If you’re reading anything on this site, you’ve almost certainly heard of DJI, the Chinese corporation that holds a massive majority share in the drone industry. But unless you’ve been a follower of our news section for some time, you may not be as familiar with Kespry, the data-based drone solutions startup founded in 2013.
Though the average drone enthusiast is unlikely to need their services, Kespry has quickly become one of the biggest aerial intelligence and surveillance companies in the world of industry. They were featured in Forbes earlier this very year, and they specialize in assisting the industries of construction, property insurance, pulp and paper operations, and mining. Now, the little startup that could is teaming up with the giant corporation that does what it will to improve Kespry’s operations in the latter industry.
DJI has formed similar enterprise partnerships with companies like WiBotic and South Korean Telecom in the past. Here’s how the Kespry deal will work: the startup will continue to carry out its data analysis operations the way it always has, including using its own in-house high tech thermal imaging system. But now, at least for mining customers, those systems will be used with a DJI Mavic 2 drone instead of one of Kespry’s own vehicles.
The good news for the consumer? “Lowering (our customers’) costs and helping drive the profitability of every site,” says Kespry CEO and Chairman George Mathew. Although the price of one year of mine stockpile measurement through Kespry will remain at the same $30,000 level it has in the past, Mathew says that the use of a mass-produced drone means that they can offer volume discounts.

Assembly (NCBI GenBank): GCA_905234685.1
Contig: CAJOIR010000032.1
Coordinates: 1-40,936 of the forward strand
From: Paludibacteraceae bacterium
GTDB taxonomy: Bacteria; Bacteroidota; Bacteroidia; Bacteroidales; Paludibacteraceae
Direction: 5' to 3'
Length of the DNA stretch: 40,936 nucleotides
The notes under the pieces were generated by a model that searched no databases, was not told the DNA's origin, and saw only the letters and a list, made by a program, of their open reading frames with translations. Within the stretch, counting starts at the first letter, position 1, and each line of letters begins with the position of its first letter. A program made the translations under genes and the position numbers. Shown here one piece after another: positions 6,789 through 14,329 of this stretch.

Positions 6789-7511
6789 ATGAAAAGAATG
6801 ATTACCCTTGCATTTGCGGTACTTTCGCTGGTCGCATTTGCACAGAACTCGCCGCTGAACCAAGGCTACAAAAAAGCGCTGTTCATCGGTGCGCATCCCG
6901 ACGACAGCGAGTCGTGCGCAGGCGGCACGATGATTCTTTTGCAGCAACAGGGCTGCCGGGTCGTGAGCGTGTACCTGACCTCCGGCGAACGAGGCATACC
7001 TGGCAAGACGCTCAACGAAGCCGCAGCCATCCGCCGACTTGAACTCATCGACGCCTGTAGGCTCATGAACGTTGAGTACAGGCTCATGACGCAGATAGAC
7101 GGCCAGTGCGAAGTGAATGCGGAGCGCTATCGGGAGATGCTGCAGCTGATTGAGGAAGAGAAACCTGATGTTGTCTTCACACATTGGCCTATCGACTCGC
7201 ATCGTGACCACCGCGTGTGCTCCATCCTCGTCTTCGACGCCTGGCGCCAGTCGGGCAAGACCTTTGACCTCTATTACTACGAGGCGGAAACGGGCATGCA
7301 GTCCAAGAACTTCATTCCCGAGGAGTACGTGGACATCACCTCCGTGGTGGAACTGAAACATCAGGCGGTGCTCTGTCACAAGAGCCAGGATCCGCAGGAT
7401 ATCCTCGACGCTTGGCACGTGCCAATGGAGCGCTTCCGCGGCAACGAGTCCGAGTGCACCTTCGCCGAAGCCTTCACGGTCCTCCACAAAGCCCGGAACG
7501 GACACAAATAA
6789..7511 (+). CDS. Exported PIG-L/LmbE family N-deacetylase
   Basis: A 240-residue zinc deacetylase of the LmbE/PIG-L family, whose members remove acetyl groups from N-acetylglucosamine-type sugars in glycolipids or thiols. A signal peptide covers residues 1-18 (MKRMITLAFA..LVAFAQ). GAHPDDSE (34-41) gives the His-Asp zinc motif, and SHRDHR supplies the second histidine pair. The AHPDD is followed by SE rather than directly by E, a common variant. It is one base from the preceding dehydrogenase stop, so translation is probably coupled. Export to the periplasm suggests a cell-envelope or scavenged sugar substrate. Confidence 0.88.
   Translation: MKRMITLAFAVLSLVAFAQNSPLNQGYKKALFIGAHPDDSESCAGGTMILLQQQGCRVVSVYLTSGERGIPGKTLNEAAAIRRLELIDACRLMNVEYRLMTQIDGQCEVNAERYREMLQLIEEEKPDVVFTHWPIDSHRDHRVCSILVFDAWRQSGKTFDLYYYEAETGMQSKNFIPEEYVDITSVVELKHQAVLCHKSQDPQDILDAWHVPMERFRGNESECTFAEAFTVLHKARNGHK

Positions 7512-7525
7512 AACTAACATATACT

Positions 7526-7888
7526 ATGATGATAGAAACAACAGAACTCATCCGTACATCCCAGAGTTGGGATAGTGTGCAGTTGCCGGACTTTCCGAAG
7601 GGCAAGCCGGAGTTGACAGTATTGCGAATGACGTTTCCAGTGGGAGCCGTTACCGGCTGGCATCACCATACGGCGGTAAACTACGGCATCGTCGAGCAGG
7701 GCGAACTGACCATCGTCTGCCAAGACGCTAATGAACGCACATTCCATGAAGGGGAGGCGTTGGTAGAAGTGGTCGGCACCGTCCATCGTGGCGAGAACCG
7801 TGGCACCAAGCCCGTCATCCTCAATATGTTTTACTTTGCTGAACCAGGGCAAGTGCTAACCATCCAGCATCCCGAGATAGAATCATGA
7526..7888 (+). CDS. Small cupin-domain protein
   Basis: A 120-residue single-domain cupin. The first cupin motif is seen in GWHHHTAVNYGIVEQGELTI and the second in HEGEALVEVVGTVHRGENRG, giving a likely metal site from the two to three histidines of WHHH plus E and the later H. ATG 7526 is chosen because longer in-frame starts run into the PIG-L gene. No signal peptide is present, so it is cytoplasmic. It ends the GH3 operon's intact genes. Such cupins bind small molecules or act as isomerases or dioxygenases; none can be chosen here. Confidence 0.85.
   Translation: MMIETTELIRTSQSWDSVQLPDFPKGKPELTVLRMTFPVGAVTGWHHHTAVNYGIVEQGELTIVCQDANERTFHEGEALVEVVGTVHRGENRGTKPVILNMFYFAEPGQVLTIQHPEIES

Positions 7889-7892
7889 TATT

“Drone data is now the standard approach for measuring stockpiles at mine sites,” Mathew said during the announcement of the partnership. “However, millions of dollars are wasted through reconciling inconsistent data from different platforms and the time involved getting that data ready for analysis. Our goal with the addition of the Mavic 2 Pro to our solution is to respond to our customers wishing to use the Kespry aerial intelligence platform across all mine sites to standardize how stockpile data is generated.”
That’s good news for the miners. High-precision measurements like the kind Kespry offers are hugely important for placing mining explosives and road building, which is why the company promises topological accuracy to 3 centimeters. It’s good news for DJI, too – if the deal works out, they can use Kespry’s established software to improve their survey drones rather than having to develop something in-house.
For the rest of us, it’s simply further confirmation that these two are companies to watch. Though Kespry currently only has 350 clients, this high-profile deal (and the publicity sites like us are giving them as a result) could help them grow beyond competitors like Airobotics and Propeller. It’s also further confirmation that DJI desperately wants to become a leader in the drone surveyance space – presumably hoping to dominate the business sector as much as they’ve grown to dominate consumer aviation.
What do you think? Does the further conglomeration of the DJI megacorp concern you at all? Do you think this deal will affect your own work? Let us know in the comments!
The writer known as I Coleman is a veteran tech reviewer who’s spent seven years writing about everything from PC hardware to drone tech and who joined the Dronethusiast team early in 2017. I brings his characteristic sense of humor and attention to detail to our product reviews and buyer’s guides, making sure that they’re packed with expert analysis in a way that’s still easy for hobby newcomers to understand. In his spare time, I is using drones to create 3D modeling software for a company in his hometown.